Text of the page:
The reopening of the country’s borders last week almost nine months after they were closed to slow down the spread of the coronavirus has presented Zimbabwe with yet another formidable test in its efforts to keep the pandemic under control.
Zimbabwe, like most of its neighbours, had sealed its borders after recognition that travel played a key role in the transmission of the virus.
Covid-19 has since killed over a million people across the globe and the numbers keep rising.
In Zimbabwe, the Covid-19 cases breached the
10 000 mark last week and there are indications that infections and deaths are rising again after a slowdown in previous months.
The re-opening of the borders, therefore, does not mean that Zimbabwe has the pandemic under control.
Zimbabwe still has a very weak health system that can easily be overwhelmed by a sharp rise in Covid-19 cases, hence the need to exercise caution as the country re-opens after the tight lockdown imposed in March.
The re-opening of the borders on December 1 saw hundreds of Zimbabweans trying to enter South Africa and Botswana using fake Covid-19 certificates.
Most countries demand that visitors should prove that they tested negative for coronavirus at least 48 hours prior to their travel.
However, a number of Zimbabwean travellers, who are mostly informal traders, cannot afford the Covid-19 test with most health institutions charging at least US$65 for the service.
Some opportunists are taking advantage of the travellers’ desperation to sell fake Covid-19 certificates, which people are presenting at the borders.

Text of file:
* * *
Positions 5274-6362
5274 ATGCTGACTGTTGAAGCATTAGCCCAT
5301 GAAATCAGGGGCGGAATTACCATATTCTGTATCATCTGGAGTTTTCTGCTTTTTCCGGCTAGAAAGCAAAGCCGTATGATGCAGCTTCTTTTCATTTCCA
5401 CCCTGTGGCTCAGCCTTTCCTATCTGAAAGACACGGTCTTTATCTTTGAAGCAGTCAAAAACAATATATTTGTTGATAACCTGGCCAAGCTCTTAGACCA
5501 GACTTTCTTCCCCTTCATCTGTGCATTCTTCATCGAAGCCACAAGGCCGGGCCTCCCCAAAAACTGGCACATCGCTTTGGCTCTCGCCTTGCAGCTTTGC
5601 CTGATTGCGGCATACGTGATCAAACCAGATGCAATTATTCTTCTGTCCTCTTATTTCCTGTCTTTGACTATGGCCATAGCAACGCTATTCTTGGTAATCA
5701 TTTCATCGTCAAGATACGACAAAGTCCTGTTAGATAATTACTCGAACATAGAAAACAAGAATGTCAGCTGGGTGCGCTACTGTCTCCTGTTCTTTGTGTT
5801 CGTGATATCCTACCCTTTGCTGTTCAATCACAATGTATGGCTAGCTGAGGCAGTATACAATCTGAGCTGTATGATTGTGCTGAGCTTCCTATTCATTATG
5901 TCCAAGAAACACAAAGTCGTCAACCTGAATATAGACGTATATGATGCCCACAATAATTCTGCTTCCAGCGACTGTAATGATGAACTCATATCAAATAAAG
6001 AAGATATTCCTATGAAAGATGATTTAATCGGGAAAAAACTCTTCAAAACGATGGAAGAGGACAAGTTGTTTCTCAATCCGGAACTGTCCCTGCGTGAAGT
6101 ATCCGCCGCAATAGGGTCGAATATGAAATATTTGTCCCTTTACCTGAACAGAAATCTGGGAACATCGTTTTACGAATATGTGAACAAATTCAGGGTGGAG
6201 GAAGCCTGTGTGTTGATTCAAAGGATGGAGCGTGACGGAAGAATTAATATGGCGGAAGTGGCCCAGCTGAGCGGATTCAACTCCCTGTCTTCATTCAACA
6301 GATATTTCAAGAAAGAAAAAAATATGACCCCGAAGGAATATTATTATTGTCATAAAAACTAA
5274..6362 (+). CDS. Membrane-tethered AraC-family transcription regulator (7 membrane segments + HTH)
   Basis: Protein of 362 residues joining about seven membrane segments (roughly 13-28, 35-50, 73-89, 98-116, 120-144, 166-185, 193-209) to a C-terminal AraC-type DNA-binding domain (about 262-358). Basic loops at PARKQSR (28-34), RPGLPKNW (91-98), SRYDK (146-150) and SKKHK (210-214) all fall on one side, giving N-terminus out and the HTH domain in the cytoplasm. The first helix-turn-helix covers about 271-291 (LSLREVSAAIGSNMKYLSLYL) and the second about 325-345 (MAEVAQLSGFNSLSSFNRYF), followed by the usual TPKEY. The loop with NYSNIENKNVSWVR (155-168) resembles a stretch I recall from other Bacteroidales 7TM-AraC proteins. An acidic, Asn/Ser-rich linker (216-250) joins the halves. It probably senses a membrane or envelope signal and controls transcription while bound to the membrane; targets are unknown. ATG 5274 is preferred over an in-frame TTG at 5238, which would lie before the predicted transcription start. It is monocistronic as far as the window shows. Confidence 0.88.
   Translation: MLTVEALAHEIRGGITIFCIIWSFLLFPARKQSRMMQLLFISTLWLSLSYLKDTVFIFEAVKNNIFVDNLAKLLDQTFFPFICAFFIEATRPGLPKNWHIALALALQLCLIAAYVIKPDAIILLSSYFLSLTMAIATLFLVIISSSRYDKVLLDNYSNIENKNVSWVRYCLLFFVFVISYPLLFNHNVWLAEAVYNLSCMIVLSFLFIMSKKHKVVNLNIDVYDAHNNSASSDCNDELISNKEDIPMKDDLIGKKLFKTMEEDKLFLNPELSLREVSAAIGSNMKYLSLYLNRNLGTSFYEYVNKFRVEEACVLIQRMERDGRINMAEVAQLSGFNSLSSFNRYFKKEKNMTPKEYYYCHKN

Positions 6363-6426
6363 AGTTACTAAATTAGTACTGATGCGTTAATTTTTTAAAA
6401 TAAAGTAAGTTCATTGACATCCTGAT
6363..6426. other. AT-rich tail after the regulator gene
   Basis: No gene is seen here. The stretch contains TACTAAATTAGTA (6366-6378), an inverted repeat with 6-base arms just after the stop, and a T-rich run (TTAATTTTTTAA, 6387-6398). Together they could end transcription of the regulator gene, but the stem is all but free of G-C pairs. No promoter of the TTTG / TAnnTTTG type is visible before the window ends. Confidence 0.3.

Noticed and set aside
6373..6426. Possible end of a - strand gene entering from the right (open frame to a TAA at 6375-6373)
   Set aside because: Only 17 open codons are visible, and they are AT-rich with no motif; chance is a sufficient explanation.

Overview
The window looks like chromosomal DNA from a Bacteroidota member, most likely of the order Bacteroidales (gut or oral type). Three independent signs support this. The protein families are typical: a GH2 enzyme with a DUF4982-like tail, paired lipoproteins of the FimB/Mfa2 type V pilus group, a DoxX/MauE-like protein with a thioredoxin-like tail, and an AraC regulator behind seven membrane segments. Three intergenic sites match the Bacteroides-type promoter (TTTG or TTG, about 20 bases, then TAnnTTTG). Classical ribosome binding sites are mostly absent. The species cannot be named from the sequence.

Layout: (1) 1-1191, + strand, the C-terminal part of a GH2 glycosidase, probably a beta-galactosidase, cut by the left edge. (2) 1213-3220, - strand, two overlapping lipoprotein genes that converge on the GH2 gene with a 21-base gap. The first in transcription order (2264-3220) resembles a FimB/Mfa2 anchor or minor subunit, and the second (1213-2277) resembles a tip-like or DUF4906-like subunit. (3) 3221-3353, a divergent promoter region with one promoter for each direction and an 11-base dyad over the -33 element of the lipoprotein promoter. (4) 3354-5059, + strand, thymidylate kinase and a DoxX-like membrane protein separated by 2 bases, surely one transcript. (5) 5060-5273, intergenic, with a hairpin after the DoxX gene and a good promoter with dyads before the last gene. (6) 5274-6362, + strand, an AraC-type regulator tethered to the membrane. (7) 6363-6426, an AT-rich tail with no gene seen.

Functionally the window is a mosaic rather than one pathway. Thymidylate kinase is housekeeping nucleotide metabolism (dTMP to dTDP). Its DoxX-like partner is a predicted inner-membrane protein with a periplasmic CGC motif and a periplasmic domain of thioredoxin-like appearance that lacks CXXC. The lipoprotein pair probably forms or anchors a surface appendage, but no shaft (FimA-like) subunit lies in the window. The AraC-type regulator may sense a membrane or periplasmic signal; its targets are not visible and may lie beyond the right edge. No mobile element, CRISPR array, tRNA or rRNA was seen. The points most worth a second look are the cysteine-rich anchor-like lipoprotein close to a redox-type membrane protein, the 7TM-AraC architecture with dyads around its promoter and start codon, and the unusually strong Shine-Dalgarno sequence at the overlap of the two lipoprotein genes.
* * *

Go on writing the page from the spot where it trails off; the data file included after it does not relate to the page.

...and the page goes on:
Hundreds of travellers that fell victim to the scam were left stranded at the points of entry last week as the neighbouring countries are strictly enforcing the rules to prevent the virus spreading to their populations.
The proliferation of the fake Covid-19 test certificates should be a wake-up call for Zimbabwean authorities to tighten their systems to avoid cross-border infections.
South Africa is considered an epicentre of the respiratory disease on the continent and the number of people testing positive after returning from the neighbouring country shows how important it is to ensure that Zimbabwe’s borders have strong disease surveillance systems.
As the festive season approaches, border authorities need to up their game if the country is to avoid an explosion in new infections.
The border authorities are well advised to plug all loopholes that would allow corruption to fester at this very difficult time for the country and the region.
Prevention remains Zimbabwe’s only viable option to bring the pandemic under control.